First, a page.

The theme for this academic year is the Year of Community. The University will be focusing on the Benedictine ideals of community and hosting events dedicated to this theme. These events and the theme in general are meant to bring together members of the campus community under shared Benedictine values. Some on the side of the union would argue that negotiations against a union, as well as the under-representation and poor treatment of adjunct and contingent faculty go against the Benedictine and Catholic ideals that the University strives to uphold. This is seen in the email sent out by the Faculty Union Organizing Committee, which references a statement made by Pope Francis.
“It is in this spirit that we seek to re-engage the Saint Martin’s University administration, calling on them to respect and follow the words of Pope Francis when he states: ‘There is no good society without a good union, and there is no good union that is not reborn every day in the peripheries, that does not transform the discarded stones of the economy into its cornerstones.’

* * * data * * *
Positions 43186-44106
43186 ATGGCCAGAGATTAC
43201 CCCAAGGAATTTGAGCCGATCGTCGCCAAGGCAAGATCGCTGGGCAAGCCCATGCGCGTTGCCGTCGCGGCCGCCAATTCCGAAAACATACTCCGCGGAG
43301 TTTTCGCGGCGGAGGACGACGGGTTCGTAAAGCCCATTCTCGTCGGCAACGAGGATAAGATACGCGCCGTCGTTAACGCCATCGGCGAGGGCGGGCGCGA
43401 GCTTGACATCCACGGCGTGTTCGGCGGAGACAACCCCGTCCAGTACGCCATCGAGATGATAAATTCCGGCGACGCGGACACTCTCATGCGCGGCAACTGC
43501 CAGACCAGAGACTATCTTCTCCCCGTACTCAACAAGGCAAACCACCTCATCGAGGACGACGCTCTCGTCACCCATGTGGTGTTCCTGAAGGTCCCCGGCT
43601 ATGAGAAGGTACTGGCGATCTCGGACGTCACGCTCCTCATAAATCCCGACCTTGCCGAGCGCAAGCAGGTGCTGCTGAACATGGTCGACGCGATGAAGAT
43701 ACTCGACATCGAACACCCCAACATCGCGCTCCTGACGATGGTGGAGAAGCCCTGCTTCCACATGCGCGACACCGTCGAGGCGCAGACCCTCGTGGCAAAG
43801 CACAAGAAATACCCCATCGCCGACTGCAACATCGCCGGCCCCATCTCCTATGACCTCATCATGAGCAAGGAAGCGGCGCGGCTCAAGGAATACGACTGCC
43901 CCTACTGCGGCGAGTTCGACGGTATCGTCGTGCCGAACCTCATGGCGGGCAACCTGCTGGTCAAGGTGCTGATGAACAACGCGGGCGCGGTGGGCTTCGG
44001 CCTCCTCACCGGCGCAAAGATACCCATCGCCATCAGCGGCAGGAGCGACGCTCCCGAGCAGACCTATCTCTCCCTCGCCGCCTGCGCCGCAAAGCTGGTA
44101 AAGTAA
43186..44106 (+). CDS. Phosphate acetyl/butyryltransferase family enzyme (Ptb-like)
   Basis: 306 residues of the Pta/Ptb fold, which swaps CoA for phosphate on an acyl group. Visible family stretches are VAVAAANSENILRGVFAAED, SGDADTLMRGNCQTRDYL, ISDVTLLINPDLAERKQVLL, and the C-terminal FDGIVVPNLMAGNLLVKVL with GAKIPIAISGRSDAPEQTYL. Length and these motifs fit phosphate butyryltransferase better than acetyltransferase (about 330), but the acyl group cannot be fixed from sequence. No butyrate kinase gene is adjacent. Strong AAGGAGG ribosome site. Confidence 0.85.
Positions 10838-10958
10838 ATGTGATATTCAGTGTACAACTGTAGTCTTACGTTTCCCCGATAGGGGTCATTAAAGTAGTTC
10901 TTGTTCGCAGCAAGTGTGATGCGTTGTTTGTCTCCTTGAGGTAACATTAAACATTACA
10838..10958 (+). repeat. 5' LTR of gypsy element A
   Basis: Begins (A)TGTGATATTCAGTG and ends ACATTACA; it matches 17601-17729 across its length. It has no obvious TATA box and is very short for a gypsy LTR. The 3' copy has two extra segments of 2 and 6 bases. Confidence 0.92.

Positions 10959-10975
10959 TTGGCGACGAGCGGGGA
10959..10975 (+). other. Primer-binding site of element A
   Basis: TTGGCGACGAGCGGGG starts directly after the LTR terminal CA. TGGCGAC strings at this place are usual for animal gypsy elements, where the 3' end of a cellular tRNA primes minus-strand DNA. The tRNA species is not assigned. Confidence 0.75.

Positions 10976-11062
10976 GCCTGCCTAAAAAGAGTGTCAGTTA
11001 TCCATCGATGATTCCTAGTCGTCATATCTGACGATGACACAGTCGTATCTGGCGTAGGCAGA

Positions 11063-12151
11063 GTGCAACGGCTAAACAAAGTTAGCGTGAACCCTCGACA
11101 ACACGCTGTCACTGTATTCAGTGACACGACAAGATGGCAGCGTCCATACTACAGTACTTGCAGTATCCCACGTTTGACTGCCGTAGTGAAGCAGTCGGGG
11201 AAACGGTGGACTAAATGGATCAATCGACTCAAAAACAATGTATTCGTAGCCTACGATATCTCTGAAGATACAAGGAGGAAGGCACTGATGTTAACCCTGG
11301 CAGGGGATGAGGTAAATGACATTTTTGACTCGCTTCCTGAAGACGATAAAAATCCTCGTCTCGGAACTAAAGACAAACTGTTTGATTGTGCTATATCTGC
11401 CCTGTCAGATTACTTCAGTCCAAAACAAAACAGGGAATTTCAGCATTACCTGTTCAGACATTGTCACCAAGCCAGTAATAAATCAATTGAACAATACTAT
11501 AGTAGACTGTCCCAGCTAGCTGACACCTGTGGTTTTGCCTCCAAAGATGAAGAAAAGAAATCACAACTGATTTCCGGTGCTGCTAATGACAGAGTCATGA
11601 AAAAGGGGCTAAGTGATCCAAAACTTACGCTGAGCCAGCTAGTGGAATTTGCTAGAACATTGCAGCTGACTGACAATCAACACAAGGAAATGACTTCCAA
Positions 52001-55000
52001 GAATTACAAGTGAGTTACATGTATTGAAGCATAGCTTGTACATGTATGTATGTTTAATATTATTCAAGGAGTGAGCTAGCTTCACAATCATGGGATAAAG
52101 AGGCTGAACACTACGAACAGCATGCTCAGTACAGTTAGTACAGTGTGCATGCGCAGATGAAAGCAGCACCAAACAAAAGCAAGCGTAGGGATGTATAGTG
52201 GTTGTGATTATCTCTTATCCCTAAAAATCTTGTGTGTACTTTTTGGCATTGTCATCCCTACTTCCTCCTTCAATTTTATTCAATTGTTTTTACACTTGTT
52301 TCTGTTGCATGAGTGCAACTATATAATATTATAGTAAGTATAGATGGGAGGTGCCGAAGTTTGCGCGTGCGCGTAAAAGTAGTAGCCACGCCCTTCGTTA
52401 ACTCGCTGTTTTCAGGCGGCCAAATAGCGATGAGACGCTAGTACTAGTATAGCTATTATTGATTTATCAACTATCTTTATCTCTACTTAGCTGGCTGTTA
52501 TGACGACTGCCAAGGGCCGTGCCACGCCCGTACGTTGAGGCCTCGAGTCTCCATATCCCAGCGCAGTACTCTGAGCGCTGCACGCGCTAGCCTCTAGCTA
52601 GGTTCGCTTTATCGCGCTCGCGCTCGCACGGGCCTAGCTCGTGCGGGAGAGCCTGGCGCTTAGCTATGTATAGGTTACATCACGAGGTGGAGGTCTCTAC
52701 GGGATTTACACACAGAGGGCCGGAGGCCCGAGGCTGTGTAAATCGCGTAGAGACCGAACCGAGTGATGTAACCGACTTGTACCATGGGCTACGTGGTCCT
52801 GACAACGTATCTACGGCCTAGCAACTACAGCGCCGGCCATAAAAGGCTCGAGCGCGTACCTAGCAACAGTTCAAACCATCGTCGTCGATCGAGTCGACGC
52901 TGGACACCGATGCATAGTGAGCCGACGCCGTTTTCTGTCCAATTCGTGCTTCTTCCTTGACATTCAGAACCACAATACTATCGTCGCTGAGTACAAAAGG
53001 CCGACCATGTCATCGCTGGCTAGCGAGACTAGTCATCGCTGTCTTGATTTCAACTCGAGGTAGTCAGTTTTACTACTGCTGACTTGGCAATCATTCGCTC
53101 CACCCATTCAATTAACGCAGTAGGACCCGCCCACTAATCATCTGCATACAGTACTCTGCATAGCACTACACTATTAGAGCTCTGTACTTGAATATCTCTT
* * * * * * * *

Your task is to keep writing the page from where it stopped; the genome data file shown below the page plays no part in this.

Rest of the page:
Pope Francis, June 28, 2017.”
The Belltower reached out to the NLRB Regional Office in Seattle to gain information on the legal implications of the withdrawal, and whether SMU would have to recognize the union formed outside NLRB. At the time of our inquiry, the NLRB office had no new information on the status of the negotiations, and did not comment on SMU’s position to recognize the union outside the NLRB.
As of the publication of this article, a decision has not been reached by the regional NLRB office on the petition to withdrawal put forth by SEIU and the Faculty Union Organizing Committee. Neither the administration nor the Faculty Union Organizing Committee have made any more announcements on the issue, as the final decision awaits word from the NLRB office in Seattle.